"Whenever I'm sitting with a patient, and I begin to get the feeling one of us is mad, my first assumption is that it is the patient" ~ Thus began a psychiatrist giving a talk to myself and fellow Relate counsellors back in the late 1970s. Sadly, that assumption won't always prove accurate. This book, a personal memoir, sheds light on the awful and disturbing chain of events that unfolded back in the late 1960s when a teenage girl made the simple mistake of asking the right question in the wrong place; a mistake that led to five almost unimaginably painful years which threatened to ruin her life.

One of the most fundamental human rights is the right to be unhappy, and one of the most valuable human qualities is the capacity to bear, and voice, doubt. Sadly, this young woman made the mistake of voicing her doubts and unhappiness in a context that lacked the imagination to see these human qualities as anything other than dysfunctions to be treated with copious doses of mind-altering and dependence inducing drugs, and sending electric currents zinging through her brain. Thankfully, she survived the dark tunnel of psychiatry at its most myopic and arrogant, to emerge to recount her tale with a quiet, determined strength and, what must have been a painful honesty. Hers has been quite a journey.

This book is not for the faint-hearted, no easy bedtime treat to send you contentedly off to sleep; but it is well worth reading and the themes stayed with me long after the last page. It is a patient's personal story with much to teach the psychiatric profession, and all who append labels to that which they do not understand, and most probably, regard with fear.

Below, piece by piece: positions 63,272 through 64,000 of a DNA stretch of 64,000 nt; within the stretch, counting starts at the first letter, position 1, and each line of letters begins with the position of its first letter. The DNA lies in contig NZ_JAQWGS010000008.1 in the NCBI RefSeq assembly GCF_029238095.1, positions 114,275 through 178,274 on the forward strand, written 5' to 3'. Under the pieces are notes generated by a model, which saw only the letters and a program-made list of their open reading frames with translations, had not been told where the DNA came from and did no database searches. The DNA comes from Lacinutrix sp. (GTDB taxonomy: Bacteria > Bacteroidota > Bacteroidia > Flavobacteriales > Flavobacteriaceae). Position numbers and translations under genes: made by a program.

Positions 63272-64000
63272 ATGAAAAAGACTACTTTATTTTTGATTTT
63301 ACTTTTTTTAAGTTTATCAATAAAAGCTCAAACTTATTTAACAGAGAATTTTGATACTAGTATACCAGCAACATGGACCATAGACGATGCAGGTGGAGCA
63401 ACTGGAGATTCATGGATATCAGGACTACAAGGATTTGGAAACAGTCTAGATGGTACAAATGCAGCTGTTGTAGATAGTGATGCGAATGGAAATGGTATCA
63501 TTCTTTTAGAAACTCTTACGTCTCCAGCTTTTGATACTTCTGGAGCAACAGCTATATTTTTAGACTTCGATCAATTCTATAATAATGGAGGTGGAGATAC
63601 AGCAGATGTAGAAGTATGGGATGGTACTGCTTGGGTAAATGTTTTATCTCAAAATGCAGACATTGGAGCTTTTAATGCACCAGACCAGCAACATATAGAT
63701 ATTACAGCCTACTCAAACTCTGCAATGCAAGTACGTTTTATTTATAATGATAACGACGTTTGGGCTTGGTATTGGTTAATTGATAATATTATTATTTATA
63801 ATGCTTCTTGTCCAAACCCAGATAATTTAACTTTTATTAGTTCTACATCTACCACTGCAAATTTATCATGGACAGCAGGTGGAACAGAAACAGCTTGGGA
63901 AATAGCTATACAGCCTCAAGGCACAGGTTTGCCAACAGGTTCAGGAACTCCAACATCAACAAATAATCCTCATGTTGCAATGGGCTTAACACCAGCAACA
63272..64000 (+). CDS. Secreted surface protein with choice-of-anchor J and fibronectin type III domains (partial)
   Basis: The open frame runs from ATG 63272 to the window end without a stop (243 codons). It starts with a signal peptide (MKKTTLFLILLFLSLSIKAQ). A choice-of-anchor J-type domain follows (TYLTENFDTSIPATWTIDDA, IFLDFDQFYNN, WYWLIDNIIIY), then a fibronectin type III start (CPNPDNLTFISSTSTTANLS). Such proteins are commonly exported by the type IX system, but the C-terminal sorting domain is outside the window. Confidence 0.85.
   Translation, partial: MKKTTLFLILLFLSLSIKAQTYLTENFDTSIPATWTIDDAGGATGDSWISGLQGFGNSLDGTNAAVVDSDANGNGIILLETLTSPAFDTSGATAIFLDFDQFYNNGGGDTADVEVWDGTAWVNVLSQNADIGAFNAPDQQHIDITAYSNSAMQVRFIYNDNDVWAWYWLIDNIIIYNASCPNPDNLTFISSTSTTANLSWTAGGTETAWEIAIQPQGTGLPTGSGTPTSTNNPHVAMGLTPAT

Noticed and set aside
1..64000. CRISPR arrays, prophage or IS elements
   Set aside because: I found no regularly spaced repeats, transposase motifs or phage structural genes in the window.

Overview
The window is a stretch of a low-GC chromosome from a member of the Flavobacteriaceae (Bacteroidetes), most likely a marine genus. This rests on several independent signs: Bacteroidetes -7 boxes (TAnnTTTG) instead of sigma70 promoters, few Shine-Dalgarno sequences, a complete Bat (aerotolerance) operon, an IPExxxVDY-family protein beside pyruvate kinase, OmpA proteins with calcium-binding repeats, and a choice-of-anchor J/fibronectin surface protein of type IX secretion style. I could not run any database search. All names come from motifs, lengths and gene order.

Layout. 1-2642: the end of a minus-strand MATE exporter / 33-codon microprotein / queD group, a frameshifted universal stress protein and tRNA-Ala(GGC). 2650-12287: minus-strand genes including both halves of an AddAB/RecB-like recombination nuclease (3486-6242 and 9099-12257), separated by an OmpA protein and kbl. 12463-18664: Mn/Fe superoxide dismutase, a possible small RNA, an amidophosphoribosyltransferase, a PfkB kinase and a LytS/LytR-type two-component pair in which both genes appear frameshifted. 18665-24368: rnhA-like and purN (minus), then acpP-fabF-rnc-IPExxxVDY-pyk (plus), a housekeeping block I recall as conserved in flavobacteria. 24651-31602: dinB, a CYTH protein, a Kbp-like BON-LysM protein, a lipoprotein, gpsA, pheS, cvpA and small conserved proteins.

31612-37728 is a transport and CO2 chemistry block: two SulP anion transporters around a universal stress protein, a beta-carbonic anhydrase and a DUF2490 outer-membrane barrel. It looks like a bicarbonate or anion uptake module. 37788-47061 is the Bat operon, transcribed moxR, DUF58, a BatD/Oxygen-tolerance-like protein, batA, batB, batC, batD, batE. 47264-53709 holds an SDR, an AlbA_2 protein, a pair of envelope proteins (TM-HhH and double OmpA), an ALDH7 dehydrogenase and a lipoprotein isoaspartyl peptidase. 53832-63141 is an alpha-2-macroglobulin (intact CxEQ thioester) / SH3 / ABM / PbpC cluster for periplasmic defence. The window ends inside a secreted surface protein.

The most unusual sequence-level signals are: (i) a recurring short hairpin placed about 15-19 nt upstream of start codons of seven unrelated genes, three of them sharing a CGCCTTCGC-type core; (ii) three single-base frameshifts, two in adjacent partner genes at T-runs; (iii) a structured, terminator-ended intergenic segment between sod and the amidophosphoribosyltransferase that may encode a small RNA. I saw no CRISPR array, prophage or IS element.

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1 of 1 people found the following review helpful
5.0 out of 5 stars Absolutely Brilliant 7 Jan 2010
Format:Paperback|Verified Purchase
I highly recommend The Dark Threads. It's an extremely interesting and thought provoking book. Jean Davison has tackled a complex and difficult subject very competently and sensitively and she writes very engagingly with insight and humour. I found the book very painful and harrowing to read in places but at the same time found it hard to put down. The Dark Threads is an absorbing and compelling read. I found some of the accounts of how psychiatry was practised very disturbing indeed. Jean Davison has written a brilliant book; it is essential reading for anyone working in the mental health field and though not an easy read it's a book that stays in the mind.
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1 of 1 people found the following review helpful
Format:Kindle Edition|Verified Purchase
This was a very interesting read - provoked all my emotions, I was near to tears in a lot of places, & at the end of the book I felt so angry that someone could have been treated so arrogantly by so called members of the medical profession. What a courageous young woman to eventually come through such horrors. Certainly provokes the question how many more didn't survive, & are still zombies to this day because of the barbaric way they were unnecessarily treated because "They" knew best. Still makes me angry thinking about this while typing.
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1 of 1 people found the following review helpful
5.0 out of 5 stars A very good book 16 Jun 2011
By Jenny
Format:Paperback|Verified Purchase